Yes I see what you mean about dementia care being paid for by family not Governments. I suppose in days gone by they had lunatic asylums for people with what now is called dementia. I mean dementia cannot possibly be a new illness. It's just that people live longer so there's more of it about and more information and coverage of the problem.Our house is in Limousin and the meat pies are hearty things for farmers. They are sold on fresh meat counters at the weekly markets and are not mass produced but made by the butchers themselves. I bought one once for my husband and it took him days to eat it all even with his huge appetite. Jul xx

Poppins Wed, Jun 7th 2017 @ 3:05pm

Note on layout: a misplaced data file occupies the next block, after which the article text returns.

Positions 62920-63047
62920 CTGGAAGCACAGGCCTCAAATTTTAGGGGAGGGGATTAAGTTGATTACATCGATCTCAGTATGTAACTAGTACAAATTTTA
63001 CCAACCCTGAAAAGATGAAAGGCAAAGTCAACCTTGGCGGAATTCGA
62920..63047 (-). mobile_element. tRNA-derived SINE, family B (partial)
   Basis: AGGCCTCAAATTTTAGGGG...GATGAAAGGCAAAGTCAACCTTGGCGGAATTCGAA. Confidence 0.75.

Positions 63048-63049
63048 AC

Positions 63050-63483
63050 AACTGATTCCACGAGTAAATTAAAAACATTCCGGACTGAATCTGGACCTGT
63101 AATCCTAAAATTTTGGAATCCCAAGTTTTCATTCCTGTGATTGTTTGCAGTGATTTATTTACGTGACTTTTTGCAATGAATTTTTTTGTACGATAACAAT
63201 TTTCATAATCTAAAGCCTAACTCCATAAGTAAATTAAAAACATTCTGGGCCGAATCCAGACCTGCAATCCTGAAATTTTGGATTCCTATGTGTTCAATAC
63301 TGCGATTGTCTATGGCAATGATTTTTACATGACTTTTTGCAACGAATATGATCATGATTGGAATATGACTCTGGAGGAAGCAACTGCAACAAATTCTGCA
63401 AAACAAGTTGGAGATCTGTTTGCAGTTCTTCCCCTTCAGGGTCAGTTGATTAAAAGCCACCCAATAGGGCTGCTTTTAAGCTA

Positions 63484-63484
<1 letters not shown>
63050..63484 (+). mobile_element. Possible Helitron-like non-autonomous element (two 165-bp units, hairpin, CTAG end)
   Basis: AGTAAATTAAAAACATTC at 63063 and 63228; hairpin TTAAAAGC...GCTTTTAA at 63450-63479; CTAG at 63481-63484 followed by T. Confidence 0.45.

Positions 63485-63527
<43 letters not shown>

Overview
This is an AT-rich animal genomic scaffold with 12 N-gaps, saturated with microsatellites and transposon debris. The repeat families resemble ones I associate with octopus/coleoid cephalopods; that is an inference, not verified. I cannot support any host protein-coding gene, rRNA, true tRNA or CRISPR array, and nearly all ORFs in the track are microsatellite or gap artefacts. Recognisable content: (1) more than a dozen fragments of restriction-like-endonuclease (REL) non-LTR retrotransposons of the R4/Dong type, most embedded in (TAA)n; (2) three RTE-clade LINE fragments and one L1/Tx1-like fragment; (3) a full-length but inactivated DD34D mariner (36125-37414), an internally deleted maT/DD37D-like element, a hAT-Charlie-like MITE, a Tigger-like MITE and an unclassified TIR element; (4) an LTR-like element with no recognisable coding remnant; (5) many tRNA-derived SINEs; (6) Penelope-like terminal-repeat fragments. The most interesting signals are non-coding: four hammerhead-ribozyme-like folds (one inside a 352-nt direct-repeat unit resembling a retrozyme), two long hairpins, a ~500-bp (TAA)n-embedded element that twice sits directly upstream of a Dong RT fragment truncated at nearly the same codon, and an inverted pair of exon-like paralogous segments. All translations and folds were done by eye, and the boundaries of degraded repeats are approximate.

I once read that guilt is a wasted emotion. Oh how I want to accept that! I was brought up as a Roman Catholic, and marinated in guilt. This was re-inforced by a loving mother, who used guilt, when logic was not working. I absorbed it all, feeling I was a sinner, an ungrateful child, terrible mother and despite some accolades, convinced I was not good at my profession.
I KNOW guilt serves no purpose. Thanks Mary I am going to work on ignoring this 'wasted emotion' and when it appears replacie it with a positive comment from someone I respect. We all have positive qualities, let's work on remembering them, when guilt rears its head.

Molly Thu, Jun 8th 2017 @ 12:09am

I relate with guilt alot, all the time. I also relate with how grown up children can be difficult. I never had the 'privilege' to have any children though. For the reasons stated here, I am glad I didn't. I am not sure people realise the responsibility of bringing another human being into the world. Especially this world that we now live in.